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This LibGuide provides basic information about U.S. Copyright Law (Title 17) and discusses exemptions to exclusive rights.

Do I Need to Seek Permission?

1. Determine the copyright status of the work that you would like to use.

  • Is the work protected by copyright?
  • Maybe the work is the public domain?
  • Is the work a resource licensed for your use by the LLCC Library?
  • Perhaps the work is openly-licensed (look for a Creative Commons License)?

2. If the work is copyright-protected, not openly licensed, not in the public domain, and not licensed by the LLCC Library...?

3. If you determine that the work is copyright-protected, is not licensed for use by the LLCC Library, is not openly-licensed, and you cannot invoke fair use, then you need to seek permission to use the copyrighted work.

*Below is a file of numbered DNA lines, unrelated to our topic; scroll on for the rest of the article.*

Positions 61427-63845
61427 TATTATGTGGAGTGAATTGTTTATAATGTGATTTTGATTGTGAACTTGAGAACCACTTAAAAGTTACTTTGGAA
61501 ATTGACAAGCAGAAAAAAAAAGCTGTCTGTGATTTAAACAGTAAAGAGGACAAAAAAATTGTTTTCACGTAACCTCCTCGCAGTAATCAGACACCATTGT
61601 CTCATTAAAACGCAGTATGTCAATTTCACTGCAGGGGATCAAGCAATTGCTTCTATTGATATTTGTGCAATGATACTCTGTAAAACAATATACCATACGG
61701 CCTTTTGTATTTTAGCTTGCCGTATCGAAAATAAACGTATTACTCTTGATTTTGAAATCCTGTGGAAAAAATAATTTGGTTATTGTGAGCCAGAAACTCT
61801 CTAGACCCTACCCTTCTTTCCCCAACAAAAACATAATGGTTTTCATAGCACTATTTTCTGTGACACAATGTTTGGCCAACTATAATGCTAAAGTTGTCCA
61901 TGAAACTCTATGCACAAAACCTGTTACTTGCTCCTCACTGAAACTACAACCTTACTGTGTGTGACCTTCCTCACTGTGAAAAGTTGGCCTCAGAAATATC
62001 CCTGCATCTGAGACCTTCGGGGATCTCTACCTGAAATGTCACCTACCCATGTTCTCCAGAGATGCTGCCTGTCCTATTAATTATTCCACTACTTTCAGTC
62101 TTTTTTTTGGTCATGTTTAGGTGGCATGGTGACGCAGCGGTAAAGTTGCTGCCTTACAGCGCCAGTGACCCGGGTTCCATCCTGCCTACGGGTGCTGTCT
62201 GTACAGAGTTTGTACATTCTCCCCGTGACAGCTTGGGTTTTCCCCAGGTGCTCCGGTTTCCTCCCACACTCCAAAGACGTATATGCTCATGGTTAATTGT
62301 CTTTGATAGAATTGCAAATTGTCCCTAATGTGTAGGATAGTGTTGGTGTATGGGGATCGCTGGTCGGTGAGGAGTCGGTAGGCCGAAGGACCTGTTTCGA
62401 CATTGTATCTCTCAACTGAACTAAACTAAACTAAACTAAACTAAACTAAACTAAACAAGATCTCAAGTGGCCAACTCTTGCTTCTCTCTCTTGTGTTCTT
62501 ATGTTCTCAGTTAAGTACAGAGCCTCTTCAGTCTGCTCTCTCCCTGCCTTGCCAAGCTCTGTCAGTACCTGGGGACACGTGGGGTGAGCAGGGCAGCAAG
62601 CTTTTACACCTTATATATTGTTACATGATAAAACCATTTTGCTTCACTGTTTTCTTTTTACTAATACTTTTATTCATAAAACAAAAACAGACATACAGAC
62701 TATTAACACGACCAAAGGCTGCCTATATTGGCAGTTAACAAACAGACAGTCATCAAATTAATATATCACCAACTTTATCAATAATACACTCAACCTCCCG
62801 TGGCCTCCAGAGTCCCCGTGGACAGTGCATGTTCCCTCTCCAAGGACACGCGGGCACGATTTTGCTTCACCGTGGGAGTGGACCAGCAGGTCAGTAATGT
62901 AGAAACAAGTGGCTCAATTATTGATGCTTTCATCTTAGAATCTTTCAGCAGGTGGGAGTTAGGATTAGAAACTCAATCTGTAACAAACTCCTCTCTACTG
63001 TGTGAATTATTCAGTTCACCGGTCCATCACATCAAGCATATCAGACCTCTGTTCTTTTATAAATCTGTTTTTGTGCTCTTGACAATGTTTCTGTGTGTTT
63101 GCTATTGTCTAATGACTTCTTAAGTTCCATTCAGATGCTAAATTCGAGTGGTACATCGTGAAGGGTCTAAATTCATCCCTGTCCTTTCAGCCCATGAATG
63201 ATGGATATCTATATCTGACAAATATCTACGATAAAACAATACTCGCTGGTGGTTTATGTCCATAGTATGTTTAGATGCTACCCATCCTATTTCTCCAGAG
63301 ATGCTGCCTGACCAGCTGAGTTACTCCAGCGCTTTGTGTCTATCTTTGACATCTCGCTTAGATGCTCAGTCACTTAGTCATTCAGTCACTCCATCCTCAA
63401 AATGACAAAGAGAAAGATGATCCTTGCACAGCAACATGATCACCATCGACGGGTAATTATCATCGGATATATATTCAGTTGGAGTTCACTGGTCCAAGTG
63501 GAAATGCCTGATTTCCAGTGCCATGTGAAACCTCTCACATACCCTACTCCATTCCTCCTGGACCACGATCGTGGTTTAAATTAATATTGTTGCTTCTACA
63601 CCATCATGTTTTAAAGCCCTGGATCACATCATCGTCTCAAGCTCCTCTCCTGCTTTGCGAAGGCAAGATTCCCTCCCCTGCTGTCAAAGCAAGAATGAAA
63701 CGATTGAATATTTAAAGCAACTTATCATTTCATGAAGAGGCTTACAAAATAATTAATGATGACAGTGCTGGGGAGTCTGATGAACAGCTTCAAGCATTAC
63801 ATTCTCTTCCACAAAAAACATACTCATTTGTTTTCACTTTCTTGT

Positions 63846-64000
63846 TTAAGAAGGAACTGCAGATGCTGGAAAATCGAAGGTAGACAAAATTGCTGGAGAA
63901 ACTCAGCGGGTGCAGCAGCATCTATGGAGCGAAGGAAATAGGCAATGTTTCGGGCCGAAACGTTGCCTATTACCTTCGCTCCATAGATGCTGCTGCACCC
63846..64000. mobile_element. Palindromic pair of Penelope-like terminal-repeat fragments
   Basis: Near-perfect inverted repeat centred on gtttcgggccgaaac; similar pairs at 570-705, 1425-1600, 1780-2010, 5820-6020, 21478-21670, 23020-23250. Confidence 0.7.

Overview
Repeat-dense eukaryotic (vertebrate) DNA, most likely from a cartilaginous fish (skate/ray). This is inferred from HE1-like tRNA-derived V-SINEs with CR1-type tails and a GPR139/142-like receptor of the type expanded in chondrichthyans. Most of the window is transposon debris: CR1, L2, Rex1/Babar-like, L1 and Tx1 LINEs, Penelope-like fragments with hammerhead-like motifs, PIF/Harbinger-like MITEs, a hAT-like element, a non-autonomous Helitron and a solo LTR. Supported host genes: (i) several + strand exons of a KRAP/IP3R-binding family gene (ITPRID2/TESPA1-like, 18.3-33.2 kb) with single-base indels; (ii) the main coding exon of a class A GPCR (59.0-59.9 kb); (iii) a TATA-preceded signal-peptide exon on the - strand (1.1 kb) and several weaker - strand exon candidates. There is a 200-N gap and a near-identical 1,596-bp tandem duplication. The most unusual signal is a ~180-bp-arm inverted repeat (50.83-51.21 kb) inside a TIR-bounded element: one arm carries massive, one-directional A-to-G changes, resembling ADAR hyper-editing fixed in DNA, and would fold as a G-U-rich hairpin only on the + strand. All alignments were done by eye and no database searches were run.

• Determine who owns the copyright (this is who you will need to obtain permission from).
  • Determine which rights you need (out of the six exclusive rights protected under law).
  • Contact copyright owner and ask for permission. Sometimes you will need to go through a rights-management agency and will need to pay a fee to use copyrighted works. Sometimes the owner will share their work with you for free.
  • Get the terms of use in writing for documentation purposes and retain a copy!

It is not always easy to determine who holds copyright or find out who you should contact. Please feel free to contact Amanda Wiesenhofer, eResources & Library Systems Administrator, anytime you need assistance with this process! She is always more than happy to research the rights status of a work, and find out who owns the copyright and how to get a hold of the owner in order to seek permission. Please be aware that the library does NOT have funds to secure permission--this will need to come out of your own departmental budget. 

U.S. Copyright Office: Seeking Permission

"Asking for Permission" tutorial by Kenneth Crews, Columbia University Copyright Advisory Service, CC-BY License